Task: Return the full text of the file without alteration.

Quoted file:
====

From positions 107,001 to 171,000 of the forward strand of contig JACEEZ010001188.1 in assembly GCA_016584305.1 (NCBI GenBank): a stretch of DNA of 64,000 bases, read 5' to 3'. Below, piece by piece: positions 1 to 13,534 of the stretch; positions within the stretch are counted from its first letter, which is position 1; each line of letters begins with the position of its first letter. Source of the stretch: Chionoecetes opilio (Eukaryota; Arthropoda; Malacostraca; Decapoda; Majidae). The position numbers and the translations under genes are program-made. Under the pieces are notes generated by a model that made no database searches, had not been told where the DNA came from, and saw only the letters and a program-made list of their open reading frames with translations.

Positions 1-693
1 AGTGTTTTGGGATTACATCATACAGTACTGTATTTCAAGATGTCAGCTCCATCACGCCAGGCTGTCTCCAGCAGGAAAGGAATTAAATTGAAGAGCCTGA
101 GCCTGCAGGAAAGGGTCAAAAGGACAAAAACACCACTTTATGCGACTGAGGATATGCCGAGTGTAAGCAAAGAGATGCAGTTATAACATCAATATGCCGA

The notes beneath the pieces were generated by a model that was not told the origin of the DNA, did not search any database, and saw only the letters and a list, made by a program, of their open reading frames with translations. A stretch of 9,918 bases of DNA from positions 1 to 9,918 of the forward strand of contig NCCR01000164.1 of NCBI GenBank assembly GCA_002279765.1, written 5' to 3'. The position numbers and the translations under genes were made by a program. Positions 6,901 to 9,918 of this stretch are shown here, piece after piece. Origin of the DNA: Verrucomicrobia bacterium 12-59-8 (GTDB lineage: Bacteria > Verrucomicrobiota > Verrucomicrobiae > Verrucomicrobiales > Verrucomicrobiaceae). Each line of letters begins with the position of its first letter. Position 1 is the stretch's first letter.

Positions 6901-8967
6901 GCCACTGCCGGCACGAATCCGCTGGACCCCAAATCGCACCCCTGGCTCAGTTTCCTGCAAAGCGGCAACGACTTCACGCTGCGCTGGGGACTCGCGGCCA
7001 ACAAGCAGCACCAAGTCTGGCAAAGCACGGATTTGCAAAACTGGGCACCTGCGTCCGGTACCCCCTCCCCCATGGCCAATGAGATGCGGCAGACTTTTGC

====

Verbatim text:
From positions 107,001 to 171,000 of the forward strand of contig JACEEZ010001188.1 in assembly GCA_016584305.1 (NCBI GenBank): a stretch of DNA of 64,000 bases, read 5' to 3'. Below, piece by piece: positions 1 to 13,534 of the stretch; positions within the stretch are counted from its first letter, which is position 1; each line of letters begins with the position of its first letter. Source of the stretch: Chionoecetes opilio (Eukaryota; Arthropoda; Malacostraca; Decapoda; Majidae). The position numbers and the translations under genes are program-made. Under the pieces are notes generated by a model that made no database searches, had not been told where the DNA came from, and saw only the letters and a program-made list of their open reading frames with translations.

Positions 1-693
1 AGTGTTTTGGGATTACATCATACAGTACTGTATTTCAAGATGTCAGCTCCATCACGCCAGGCTGTCTCCAGCAGGAAAGGAATTAAATTGAAGAGCCTGA
101 GCCTGCAGGAAAGGGTCAAAAGGACAAAAACACCACTTTATGCGACTGAGGATATGCCGAGTGTAAGCAAAGAGATGCAGTTATAACATCAATATGCCGA

The notes beneath the pieces were generated by a model that was not told the origin of the DNA, did not search any database, and saw only the letters and a list, made by a program, of their open reading frames with translations. A stretch of 9,918 bases of DNA from positions 1 to 9,918 of the forward strand of contig NCCR01000164.1 of NCBI GenBank assembly GCA_002279765.1, written 5' to 3'. The position numbers and the translations under genes were made by a program. Positions 6,901 to 9,918 of this stretch are shown here, piece after piece. Origin of the DNA: Verrucomicrobia bacterium 12-59-8 (GTDB lineage: Bacteria > Verrucomicrobiota > Verrucomicrobiae > Verrucomicrobiales > Verrucomicrobiaceae). Each line of letters begins with the position of its first letter. Position 1 is the stretch's first letter.

Positions 6901-8967
6901 GCCACTGCCGGCACGAATCCGCTGGACCCCAAATCGCACCCCTGGCTCAGTTTCCTGCAAAGCGGCAACGACTTCACGCTGCGCTGGGGACTCGCGGCCA
7001 ACAAGCAGCACCAAGTCTGGCAAAGCACGGATTTGCAAAACTGGGCACCTGCGTCCGGTACCCCCTCCCCCATGGCCAATGAGATGCGGCAGACTTTTGC